I have dyed with tea and coffee for a while now and always loved the effect they have on fabric, giving things a more rich, aged quality. But for a long time, I have wanted to take this further and try other natural dyes, to go foraging in the woods nearby and take white cotton and linin and transform it.
And here is my first attempt.
Onion and Nettles
There is more to this that just putting the material in a pan of water and onion skins, obviously. So here is a quick run down of the steps I went through.
- assemble your ingredents
Go to the supermarket and get funny looks from everybody as you sort all the onion skins that have fallen off the onions into a bag, grab a couple of onions too, into a separate bag as they were actually needed for tea that night (nicely the checkout girl didn’t charge me for them, just asked what colour they made.)
Put thick gloves on and go to the nettles in the chicken area, and grab a couple of good handfuls. I had left these growing there on purpose for this, and ‘cause I had heard chickens liked them, our chickens don’t and consequently they were growing quite nicely. Nettles can usually be found in any park where the grass is left to grow a bit, if you need to go further afield.
- Mordant your material
Firstly, wash your material to remove any fixing on it and to get it nice and wet. Then prepare it so the dye will attach and be permanent. This involved simmering, in a large tub of water containing Alum and Washing Soda. Now I have two books on natural dye and 1 said to simmer for 45 minutes and then you are good to go and the other leave to soak overnight, I went for a bit of simmering and then leaving overnight as I had run out of time and needed to get on with other things.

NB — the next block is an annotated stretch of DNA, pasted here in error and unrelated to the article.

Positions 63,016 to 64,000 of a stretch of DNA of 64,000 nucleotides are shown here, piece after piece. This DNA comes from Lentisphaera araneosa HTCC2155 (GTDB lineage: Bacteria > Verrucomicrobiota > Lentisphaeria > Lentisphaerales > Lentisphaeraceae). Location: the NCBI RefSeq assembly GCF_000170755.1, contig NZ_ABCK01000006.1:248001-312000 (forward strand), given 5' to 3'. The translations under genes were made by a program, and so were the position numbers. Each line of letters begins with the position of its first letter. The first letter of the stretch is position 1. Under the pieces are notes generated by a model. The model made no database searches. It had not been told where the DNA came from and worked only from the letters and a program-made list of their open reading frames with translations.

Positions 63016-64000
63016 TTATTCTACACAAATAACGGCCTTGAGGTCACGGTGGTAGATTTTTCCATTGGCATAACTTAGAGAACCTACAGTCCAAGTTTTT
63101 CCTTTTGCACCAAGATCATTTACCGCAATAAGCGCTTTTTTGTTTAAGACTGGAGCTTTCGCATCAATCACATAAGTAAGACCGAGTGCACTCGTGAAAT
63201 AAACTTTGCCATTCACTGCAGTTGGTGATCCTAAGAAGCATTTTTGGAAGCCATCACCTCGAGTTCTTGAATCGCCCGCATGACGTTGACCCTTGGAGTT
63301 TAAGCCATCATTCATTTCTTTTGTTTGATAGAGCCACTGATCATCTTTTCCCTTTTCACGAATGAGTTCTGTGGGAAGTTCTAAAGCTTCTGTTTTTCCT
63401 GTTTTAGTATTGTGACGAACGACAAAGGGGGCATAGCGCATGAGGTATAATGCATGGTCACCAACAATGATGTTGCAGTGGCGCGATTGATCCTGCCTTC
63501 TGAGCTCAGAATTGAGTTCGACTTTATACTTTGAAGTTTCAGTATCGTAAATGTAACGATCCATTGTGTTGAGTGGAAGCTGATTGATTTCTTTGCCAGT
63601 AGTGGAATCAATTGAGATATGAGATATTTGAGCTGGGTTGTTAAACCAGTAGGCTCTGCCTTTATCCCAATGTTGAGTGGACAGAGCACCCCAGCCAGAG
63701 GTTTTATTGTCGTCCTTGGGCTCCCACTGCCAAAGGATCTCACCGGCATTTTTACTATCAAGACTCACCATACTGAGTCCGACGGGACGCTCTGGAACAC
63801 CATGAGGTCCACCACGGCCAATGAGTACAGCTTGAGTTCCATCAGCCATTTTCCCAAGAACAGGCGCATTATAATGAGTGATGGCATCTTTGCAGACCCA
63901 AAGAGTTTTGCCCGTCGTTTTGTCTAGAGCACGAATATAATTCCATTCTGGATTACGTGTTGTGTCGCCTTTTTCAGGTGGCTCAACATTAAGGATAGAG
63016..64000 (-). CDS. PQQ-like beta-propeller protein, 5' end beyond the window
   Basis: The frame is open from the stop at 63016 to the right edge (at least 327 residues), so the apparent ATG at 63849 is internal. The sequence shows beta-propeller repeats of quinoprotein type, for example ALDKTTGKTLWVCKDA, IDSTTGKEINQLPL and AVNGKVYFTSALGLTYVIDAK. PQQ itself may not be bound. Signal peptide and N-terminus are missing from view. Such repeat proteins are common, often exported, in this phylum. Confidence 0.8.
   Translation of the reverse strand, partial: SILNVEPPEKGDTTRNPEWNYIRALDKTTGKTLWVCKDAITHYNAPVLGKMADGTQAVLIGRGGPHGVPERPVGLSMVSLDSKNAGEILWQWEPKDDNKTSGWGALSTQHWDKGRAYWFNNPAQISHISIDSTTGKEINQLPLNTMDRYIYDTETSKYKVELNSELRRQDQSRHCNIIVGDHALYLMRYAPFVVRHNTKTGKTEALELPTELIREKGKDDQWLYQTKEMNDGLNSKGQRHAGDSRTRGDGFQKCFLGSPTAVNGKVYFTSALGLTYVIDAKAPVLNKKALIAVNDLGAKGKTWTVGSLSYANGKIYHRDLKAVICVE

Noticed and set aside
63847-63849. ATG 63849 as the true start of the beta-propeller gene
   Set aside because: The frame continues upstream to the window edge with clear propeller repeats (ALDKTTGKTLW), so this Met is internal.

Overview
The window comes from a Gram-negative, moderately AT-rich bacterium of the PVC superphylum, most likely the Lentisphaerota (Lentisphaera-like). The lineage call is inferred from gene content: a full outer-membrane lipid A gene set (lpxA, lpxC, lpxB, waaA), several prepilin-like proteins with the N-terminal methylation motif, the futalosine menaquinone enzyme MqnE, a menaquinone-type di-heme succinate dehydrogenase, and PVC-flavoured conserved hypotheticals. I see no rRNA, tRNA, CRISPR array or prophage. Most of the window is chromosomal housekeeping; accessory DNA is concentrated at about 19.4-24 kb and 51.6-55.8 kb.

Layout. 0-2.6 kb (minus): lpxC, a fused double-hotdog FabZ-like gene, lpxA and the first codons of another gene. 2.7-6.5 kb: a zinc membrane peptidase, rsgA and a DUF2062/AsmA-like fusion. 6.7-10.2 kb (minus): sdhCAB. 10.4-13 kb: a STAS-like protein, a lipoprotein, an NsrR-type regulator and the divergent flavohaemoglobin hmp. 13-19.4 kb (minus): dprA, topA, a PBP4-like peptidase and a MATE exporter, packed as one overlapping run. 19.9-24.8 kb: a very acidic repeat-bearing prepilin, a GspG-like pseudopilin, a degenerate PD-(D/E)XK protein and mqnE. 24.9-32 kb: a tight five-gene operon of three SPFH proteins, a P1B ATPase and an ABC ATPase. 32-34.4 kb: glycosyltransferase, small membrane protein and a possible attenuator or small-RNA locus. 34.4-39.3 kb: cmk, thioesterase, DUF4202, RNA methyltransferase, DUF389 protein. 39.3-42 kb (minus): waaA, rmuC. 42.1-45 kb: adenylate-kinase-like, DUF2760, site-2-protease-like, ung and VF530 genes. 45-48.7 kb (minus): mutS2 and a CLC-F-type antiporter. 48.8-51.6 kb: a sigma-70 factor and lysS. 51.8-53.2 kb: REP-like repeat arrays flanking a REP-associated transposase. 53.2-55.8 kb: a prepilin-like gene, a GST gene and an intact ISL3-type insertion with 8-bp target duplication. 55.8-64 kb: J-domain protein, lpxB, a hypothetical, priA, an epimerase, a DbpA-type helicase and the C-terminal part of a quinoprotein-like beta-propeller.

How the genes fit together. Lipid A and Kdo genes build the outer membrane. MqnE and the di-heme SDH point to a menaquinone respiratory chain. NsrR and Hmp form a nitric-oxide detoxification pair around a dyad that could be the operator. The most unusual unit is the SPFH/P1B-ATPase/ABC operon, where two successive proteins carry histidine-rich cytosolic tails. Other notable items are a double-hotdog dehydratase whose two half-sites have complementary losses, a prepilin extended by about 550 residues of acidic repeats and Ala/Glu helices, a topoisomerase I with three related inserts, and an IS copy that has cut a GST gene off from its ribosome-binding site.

- Extract the dye from the ingredients. I did this by boiling the onion skins in a large pot of water, and the same for the nettles in another, after chopping them up. Holding the nettles with my oven gloves (no picture as the oven gloves are so dirty it’s untrue) and using scissors for the cutting so I had no chance of touching them. I left everything soaking, once boiled, for a good few hours, not sure it made any difference, but I wanted to get as much dye out as possible.
- Do the Dyeing
I strained the nettles and the onions, all left overs went to the compost bin, and put the liquid back into the pans. Next, I added the materials, put on a gentle heat and brought them up to a simmer.
The onion did great and within 30 minutes I was fishing it out and as I didn’t want it too dark. There was loads of colour in the pan still so I quickly mordanted more material, only 45 mins for this batch, we will wait and see if it is as colour fast. And dyed up some more which after 20mins was a lovely pale-yellow colour so I pulled it out too. I am sure the dye bath could have done more but I was not really prepared. Next time I will know what to expect.
The nettles, now, they were more of a disappointment. The lovely green I was hoping for never really appeared and these simmered the entire time that I was messing around with a second batch of the onion dye.
I think if I was to do it again I would use silk as the soft shimmer of the material might suit this green, but for cotton not worth the effort.
My next blog post will come to you directly for the Netherlands and I don’t know what it will be about yet. I am really excited for my trip and it could be doll related or it could be traveling around the Netherlands, or about Dutch lace (if I find any). Chances are I will mention just how awesome the doll making community is, I am so looking forward to meeting some of my doll making sisters.
Here is a little dress made from the dyed material for one of the dolls I shall be making at the seminar. I just hope I have made it the right size, as I didn’t have the doll to trt it with.
So, until next time
Take care, slow down and smell the roses.